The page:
OPEC and its allies have achieved the oil-market equivalent of a high-wire act: increasing supply even as demand remains depleted, without crashing prices.
Whether they can successfully continue the balancing act is unclear.
The coalition of producers led by Saudi Arabia and Russia is restoring some of the vast quantities of crude halted during the depths of the coronavirus crisis. So far the supply boost hasn’t derailed oil’s fragile recovery, which has seen prices climb to a five-month high.
But the outlook for fuel demand has deteriorated as the pandemic crushes international travel, and new outbreaks of the disease are weighing on the economic recovery. On Wednesday, key OPEC+ members will meet to consider how to safe-guard their recent success.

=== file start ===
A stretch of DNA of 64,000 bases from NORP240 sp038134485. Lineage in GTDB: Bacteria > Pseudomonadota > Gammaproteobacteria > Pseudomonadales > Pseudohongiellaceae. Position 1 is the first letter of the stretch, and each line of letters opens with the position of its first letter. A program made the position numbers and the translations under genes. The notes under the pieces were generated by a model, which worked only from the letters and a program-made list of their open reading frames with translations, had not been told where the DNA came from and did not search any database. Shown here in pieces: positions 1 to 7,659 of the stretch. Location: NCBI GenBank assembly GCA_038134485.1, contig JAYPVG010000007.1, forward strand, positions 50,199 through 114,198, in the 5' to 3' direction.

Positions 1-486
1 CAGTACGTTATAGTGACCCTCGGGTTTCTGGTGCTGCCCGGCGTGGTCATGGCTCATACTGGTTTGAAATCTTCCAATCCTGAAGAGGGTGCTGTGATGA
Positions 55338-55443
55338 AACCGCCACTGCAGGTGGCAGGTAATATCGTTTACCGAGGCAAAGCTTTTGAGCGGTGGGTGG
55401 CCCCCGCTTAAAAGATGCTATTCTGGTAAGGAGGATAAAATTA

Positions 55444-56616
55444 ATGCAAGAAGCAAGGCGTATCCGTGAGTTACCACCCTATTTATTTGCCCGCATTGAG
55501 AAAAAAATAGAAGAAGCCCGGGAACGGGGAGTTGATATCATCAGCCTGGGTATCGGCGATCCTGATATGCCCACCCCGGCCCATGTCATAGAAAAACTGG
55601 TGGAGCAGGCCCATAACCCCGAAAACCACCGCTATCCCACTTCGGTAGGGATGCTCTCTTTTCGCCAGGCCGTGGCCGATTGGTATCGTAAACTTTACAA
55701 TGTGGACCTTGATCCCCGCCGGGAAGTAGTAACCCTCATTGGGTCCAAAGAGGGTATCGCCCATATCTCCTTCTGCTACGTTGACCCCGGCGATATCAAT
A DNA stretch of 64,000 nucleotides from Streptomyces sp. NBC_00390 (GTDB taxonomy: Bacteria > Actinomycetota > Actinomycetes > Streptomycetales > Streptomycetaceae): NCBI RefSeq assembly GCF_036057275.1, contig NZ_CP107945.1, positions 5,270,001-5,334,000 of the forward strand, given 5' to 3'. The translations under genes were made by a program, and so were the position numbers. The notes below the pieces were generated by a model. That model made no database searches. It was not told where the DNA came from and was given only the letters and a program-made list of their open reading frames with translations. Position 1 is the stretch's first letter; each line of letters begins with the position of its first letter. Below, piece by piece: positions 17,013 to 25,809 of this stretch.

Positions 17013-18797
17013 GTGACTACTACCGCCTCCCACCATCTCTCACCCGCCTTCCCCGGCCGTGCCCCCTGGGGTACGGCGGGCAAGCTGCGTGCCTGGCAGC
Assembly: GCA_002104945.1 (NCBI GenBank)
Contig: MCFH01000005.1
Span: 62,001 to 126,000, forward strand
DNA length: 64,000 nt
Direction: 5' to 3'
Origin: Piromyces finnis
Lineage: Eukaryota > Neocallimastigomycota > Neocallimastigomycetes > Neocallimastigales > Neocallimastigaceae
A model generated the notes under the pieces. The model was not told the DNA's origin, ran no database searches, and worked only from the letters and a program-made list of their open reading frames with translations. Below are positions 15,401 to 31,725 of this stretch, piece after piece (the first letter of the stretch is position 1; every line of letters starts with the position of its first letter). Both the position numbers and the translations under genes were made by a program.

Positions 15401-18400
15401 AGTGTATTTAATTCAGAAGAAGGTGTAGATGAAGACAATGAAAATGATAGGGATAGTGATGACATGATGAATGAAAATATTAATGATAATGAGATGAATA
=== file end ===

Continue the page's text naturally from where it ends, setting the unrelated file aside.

“They need to be very vigilant,” said Amrita Sen, chief oil analyst at consultant Energy Aspects Ltd. “Because you can get a demand pullback, and they just need to be very quick in responding.”
The Organization of Petroleum Exporting Countries and its partners slashed 9.7 million barrels of daily output earlier this year — about 10% of global supply — when global lockdowns inflicted the biggest oil-demand collapse in history.
Their sacrifices paid off, turning around a market that at its trough saw prices in New York crash below zero. Brent crude futures are trading near $45 a barrel, triple the levels of late April. The effort has thrown a lifeline not only to the economies of OPEC+ members, but international companies like BP Plc and Exxon Mobil Corp.
With global consumption creeping back up toward normal levels, OPEC+ has this month started to carefully open the taps.